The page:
Generally this approach is better suited to more well-established artists who already have a thriving fan base, and as a result will shift more records. Some distributors prefer to work with big labels, and as part of the deal will also provide marketing and other commercial services, which leads me to…
How to market yourself online
Of course, it’s all very well making your music available online, but it’s of very little consequence if nobody finds it. Because it’s so easy to publish music online, it actually makes it much harder to be heard, especially so because there is a surfeit of free downloads everywhere you look. So to make it, you need to really commit to promoting yourself.
Aside from your website, your other must-haves should include Facebook, Twitter and Instagram at the very least. Be sure to remember not to talk only about yourself. Share a mixture of content – some about your music, some about similar music and influences. The key is to post and interact regularly – it is ‘social’ media after all. Always remember to include a link to the places where your music can be purchased online on every profile. Of course, this is all the bare minimum.
As a musician, one of the first places you should put yourself is SoundCloud. It costs $3 per month for up to 4 hours of music and lets you post new tracks for people to find and listen to. It won’t make you money directly, but it does work well as a promotional tool.
Then of course, there‘s YouTube. It’s a search engine in its own right, and therefore one of the most popular means of finding music. Since it’s free to post, it makes perfect sense to utilize its capacity for gathering followers. You can post a track using a simple image-based background, or you can edit together a short video. Allow ads on your music, and you may make a small amount from the advertising revenue. However, don’t rely on this. It really only works when you start racking up hundreds of thousands of views.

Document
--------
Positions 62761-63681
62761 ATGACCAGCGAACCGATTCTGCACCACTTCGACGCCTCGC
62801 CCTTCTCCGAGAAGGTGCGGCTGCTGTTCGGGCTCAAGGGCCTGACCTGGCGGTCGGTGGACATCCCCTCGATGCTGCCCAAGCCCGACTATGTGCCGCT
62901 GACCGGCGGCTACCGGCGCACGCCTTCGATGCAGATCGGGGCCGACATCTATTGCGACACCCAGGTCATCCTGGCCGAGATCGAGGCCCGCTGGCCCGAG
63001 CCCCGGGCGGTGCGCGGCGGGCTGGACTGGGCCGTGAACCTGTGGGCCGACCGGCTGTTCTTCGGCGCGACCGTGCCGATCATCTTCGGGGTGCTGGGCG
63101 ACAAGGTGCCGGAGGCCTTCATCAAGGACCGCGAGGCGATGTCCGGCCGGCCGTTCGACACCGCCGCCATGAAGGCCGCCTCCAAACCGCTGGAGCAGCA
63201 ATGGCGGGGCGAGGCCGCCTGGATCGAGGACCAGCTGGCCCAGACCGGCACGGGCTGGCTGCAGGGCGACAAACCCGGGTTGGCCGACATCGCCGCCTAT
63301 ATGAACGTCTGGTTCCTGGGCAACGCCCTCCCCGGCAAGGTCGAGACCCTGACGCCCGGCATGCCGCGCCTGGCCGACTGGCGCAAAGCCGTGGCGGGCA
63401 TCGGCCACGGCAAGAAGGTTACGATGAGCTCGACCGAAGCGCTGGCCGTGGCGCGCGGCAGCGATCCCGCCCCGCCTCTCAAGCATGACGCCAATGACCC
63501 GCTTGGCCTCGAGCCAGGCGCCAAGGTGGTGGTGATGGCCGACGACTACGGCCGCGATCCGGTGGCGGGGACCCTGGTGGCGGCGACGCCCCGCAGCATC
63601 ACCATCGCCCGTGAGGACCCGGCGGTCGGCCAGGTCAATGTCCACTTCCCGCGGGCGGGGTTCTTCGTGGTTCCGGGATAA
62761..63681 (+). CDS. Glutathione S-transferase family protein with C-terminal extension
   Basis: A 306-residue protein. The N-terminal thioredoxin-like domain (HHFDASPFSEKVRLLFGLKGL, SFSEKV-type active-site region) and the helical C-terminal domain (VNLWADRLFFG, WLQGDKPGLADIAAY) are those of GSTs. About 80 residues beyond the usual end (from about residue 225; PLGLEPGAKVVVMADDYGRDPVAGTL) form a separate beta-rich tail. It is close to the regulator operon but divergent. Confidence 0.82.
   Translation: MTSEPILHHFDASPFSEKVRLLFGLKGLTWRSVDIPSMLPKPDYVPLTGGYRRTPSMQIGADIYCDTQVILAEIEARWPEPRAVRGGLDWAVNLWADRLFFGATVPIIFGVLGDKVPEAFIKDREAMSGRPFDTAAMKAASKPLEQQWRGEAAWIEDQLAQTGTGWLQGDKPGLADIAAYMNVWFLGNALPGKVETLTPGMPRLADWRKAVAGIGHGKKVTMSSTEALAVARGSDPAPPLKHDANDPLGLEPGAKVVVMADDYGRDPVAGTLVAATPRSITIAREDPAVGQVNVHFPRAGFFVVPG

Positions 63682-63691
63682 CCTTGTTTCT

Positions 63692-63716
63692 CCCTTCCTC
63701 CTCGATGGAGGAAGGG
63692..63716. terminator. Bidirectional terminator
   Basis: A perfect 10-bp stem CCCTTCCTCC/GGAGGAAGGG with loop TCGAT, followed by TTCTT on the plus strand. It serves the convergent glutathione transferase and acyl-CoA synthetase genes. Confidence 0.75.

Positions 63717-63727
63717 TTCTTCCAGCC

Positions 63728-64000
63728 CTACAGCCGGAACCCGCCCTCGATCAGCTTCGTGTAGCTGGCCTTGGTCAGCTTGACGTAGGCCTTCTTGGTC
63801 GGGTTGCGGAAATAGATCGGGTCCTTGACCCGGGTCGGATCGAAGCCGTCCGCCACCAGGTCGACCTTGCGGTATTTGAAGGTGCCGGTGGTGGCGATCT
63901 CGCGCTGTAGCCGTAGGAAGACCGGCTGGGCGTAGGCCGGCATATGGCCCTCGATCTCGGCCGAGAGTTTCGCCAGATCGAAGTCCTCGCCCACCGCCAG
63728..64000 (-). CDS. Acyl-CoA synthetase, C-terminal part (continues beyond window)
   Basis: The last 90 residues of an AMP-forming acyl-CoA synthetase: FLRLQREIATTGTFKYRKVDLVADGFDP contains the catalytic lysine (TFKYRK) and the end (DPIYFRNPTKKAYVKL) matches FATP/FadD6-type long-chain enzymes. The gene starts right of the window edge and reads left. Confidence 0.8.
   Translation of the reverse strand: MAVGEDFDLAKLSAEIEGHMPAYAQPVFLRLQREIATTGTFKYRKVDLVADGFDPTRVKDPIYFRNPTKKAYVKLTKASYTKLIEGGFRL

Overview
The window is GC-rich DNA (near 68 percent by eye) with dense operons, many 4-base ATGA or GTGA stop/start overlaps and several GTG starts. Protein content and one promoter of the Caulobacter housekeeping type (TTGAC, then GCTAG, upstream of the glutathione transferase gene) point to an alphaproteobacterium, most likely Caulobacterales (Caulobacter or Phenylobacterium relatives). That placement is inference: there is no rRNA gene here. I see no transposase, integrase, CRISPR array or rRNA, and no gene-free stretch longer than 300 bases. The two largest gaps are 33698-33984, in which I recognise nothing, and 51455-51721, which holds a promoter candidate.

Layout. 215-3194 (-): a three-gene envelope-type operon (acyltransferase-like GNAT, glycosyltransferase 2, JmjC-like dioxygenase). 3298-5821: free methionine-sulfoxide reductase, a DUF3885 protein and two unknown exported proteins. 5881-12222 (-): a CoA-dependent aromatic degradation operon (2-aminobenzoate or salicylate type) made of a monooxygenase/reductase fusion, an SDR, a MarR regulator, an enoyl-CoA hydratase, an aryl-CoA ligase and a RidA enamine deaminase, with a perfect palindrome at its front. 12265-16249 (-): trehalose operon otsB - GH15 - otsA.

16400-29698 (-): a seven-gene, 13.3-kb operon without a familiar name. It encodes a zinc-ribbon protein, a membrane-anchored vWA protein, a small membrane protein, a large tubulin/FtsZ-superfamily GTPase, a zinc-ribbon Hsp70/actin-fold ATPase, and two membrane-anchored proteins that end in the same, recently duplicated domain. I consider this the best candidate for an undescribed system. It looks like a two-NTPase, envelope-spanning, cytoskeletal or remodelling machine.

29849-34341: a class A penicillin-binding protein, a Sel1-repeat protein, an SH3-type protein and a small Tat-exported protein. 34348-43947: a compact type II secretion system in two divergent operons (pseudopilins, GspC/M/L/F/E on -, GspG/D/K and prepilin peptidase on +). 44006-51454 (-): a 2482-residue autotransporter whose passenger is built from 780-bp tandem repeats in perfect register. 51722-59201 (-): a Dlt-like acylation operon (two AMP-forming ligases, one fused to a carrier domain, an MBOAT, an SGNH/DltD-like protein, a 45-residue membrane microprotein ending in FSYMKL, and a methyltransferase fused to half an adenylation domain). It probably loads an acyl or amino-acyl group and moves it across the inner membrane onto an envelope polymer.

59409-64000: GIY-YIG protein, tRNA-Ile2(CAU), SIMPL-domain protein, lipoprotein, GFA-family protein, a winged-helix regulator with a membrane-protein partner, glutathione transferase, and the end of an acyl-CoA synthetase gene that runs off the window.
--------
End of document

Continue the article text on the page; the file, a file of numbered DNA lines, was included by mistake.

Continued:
Show me the money
It’s probably important to realize now that the chances of getting rich overnight by sharing your music online are slim. For example, Spotify pays an average of $0.01 per stream. The profit is only slightly more for an iTunes download. So if your songs get streamed millions of times, then of course you will be doing quite well. But that doesn’t happen for everyone, particularly those who are new to the online music scene. It’s something to build up over time.
So alongside getting in with as many online avenues as possible, here are some other ways to boost the number of people listening to (and paying for) your music:
- Make it easily accessible on every platform. Some users will ONLY find new music on iTunes, for example, and so this is the only way you will ever reach them. Even huge artists are available on big online stores, so to appear credible, you should be too.
- Play live as much as possible, 1) to build your fanbase among the people who actually attend, and 2) so that someone can record it for you and give you more material for your YouTube or SoundCloud channels
- If you can, try to get yourself on some Spotify playlists. Millions of listeners use this feature to discover new music. Could this be where they discover you, too?
Always remember the importance of building and nurturing your fan base. Major labels are much more likely to sign an independent artist if they have proven themselves to be popular.
These days it is possible to build a career out of your music, but you have to be pretty savvy about it. It’s not like a conventional job, where all of your income comes from one place. You need to establish a firm presence on the internet and be willing to embrace a multi-channel approach. So what’s stopping you from starting today?